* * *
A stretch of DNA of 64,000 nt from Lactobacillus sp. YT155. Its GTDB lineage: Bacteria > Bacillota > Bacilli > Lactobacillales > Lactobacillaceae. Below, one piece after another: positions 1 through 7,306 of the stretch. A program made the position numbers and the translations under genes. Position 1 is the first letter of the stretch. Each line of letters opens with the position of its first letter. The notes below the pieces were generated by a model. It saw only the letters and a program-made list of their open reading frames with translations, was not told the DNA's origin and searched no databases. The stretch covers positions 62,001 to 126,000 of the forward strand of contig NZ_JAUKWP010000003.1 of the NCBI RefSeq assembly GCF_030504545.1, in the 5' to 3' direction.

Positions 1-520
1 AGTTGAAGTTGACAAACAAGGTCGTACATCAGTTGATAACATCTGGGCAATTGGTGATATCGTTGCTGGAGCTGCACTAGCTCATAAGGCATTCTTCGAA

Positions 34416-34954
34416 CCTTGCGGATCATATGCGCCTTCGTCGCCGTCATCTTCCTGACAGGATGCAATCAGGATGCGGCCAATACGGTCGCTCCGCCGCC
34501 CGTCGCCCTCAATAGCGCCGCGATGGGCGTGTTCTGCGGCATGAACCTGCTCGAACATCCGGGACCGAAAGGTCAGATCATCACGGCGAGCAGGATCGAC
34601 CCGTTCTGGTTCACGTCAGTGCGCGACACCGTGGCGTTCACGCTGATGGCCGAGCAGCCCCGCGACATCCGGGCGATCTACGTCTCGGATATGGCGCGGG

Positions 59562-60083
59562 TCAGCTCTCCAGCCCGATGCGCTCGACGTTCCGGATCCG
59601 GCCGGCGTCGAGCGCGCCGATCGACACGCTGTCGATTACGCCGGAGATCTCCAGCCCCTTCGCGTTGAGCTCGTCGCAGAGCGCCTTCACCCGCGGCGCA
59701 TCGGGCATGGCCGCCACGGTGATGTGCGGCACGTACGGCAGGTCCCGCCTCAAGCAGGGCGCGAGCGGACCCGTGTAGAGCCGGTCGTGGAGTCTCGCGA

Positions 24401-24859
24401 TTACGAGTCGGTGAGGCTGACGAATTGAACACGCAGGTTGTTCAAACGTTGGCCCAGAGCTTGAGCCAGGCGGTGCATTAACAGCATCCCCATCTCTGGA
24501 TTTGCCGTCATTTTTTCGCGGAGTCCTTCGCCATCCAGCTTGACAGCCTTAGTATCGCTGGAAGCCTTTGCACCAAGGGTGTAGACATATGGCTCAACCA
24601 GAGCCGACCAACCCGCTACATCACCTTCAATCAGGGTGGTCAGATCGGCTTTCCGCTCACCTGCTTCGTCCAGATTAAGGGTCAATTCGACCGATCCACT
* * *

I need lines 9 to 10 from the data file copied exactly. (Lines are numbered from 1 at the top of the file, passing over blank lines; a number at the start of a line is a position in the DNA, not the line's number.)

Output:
59562 TCAGCTCTCCAGCCCGATGCGCTCGACGTTCCGGATCCG
59601 GCCGGCGTCGAGCGCGCCGATCGACACGCTGTCGATTACGCCGGAGATCTCCAGCCCCTTCGCGTTGAGCTCGTCGCAGAGCGCCTTCACCCGCGGCGCA